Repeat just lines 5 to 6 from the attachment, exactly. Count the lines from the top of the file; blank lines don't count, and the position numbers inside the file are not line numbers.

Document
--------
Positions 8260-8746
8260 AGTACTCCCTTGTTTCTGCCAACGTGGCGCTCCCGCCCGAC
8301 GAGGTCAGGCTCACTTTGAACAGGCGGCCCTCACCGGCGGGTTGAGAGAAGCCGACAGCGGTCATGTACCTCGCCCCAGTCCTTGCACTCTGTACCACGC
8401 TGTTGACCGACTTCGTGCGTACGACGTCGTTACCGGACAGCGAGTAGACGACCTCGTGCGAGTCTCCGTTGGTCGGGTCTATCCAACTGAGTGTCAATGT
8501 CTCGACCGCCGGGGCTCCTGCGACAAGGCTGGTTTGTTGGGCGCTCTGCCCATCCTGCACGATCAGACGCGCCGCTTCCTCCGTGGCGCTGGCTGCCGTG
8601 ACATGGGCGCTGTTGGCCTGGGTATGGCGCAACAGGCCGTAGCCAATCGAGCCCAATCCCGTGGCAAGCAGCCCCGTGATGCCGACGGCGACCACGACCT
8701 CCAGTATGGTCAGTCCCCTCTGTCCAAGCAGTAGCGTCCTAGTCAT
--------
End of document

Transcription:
8501 CTCGACCGCCGGGGCTCCTGCGACAAGGCTGGTTTGTTGGGCGCTCTGCCCATCCTGCACGATCAGACGCGCCGCTTCCTCCGTGGCGCTGGCTGCCGTG
8601 ACATGGGCGCTGTTGGCCTGGGTATGGCGCAACAGGCCGTAGCCAATCGAGCCCAATCCCGTGGCAAGCAGCCCCGTGATGCCGACGGCGACCACGACCT